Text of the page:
A recent study by Capin et al. sheds new light on the profiles of students with significant reading comprehension difficulties and casts a lantern’s glow on important considerations for reading interventions targeted toward these students.
In each issue of The Beacon, The Windward Institute will provide the latest research findings and studies discussed in the educational landscape for children with language-based learning disabilities.
Winning in reading education means collectively recognizing the efforts already made and looking ahead toward fostering further collaboration to reach more children through a more equitable, scalable, and sustainable lens.
Families of Black children with dyslexia share a narrative of educators blaming them and their students for academic difficulties when seeking a diagnosis, with the added layer of language rooted in historical and systemic racism.
This article focuses on the cumulative risk and protection model of dyslexia (Catts & Petscher, 2020) and how we can integrate the research foundation presented by Hugh Catts, PhD, with practical insights to better inform educational practice.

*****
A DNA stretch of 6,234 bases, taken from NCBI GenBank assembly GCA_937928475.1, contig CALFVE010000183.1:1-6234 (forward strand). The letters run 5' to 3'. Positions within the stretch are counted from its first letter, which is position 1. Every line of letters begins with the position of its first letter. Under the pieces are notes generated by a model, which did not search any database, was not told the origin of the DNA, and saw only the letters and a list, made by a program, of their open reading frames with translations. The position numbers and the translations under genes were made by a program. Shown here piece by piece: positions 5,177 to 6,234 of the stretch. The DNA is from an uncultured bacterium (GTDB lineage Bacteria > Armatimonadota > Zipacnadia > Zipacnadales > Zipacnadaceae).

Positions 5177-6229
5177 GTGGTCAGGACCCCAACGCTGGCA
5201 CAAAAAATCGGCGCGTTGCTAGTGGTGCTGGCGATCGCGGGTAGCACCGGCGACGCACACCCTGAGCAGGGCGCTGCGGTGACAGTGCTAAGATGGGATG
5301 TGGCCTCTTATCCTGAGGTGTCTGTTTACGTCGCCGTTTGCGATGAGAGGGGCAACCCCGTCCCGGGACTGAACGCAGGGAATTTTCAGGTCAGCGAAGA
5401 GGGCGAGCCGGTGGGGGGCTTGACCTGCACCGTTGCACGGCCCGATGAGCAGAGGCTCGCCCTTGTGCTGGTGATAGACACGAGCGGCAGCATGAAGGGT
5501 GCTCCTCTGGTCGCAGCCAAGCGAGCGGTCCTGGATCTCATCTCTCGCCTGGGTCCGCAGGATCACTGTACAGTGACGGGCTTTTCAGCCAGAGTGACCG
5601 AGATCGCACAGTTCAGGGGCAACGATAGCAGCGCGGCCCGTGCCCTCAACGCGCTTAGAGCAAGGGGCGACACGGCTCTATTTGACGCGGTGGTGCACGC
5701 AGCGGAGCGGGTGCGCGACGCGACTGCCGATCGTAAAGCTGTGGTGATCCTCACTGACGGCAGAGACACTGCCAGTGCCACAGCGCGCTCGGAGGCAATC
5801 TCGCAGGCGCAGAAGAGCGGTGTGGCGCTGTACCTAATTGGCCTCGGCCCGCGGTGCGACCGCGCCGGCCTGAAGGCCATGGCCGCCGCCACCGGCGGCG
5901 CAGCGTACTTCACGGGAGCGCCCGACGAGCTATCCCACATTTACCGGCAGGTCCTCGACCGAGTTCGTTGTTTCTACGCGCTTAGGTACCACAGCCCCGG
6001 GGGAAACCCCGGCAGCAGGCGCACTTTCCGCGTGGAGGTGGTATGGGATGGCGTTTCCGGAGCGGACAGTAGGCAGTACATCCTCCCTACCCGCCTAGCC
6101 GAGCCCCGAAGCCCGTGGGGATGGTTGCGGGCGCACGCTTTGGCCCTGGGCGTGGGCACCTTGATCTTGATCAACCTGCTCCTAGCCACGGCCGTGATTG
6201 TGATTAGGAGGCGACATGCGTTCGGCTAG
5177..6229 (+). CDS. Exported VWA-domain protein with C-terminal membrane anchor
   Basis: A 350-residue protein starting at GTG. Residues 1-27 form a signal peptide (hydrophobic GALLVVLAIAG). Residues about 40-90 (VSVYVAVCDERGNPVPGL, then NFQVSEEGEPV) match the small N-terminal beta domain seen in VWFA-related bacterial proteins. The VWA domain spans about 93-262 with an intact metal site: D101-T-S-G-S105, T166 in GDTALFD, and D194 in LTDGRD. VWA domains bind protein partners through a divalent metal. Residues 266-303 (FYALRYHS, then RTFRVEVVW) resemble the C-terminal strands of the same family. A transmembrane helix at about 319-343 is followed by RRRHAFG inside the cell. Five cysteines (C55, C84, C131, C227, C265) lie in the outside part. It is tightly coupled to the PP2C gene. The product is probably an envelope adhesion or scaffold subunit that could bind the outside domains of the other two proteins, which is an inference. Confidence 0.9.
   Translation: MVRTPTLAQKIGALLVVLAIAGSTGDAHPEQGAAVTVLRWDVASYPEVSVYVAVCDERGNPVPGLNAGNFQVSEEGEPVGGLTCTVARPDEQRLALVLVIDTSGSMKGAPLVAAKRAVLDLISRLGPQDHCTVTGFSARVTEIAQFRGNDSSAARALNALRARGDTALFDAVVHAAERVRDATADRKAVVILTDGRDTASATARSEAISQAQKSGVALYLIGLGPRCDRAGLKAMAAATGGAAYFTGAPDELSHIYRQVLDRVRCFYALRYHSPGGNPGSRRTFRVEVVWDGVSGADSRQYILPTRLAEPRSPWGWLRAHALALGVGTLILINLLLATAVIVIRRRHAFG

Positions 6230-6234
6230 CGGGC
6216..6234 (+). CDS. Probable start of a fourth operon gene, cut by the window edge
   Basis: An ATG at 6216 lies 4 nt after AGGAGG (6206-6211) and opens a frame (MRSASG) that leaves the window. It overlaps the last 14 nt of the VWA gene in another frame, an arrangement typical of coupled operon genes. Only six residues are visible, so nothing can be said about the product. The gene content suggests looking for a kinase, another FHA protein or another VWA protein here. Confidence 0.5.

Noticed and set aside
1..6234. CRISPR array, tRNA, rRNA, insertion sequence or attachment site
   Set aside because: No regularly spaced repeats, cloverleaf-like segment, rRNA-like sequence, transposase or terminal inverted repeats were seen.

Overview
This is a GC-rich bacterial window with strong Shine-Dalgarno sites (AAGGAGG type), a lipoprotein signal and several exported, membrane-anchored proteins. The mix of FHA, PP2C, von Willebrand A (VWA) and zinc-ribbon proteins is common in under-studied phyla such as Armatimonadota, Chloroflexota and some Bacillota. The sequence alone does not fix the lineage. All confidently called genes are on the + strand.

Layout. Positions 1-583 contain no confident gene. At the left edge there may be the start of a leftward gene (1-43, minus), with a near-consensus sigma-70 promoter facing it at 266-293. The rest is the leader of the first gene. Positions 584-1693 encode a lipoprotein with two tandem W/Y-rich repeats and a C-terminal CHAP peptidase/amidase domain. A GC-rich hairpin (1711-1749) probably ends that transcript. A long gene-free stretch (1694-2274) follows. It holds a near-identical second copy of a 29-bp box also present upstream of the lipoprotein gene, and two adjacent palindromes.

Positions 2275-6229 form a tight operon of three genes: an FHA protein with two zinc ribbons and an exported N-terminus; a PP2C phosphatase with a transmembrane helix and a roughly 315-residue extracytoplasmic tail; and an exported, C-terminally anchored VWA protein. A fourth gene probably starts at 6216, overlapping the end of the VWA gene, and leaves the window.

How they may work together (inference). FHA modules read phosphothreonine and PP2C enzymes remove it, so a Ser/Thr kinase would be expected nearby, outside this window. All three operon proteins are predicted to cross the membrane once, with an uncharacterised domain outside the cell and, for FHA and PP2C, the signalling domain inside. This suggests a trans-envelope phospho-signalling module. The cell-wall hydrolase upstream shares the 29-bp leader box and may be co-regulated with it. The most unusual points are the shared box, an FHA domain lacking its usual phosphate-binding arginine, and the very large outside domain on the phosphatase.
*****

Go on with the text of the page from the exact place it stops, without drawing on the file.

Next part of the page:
Documentation of a learning disability at a young age is crucial for any child who wants access to the same opportunities afforded to typically developing peers. However, multiple factors can preclude a student from being able to show this history.
In order to support reading teachers' effective and skillful implementation of reading instruction, outlined are three considerations for how schools can align teacher professional learning with research-based standards and methodology.
Advances in neuroscience and technology have enabled scientists and developers to create screeners, or interactive tablet apps, that screen and identify children who demonstrate risk factors of reading difficulties.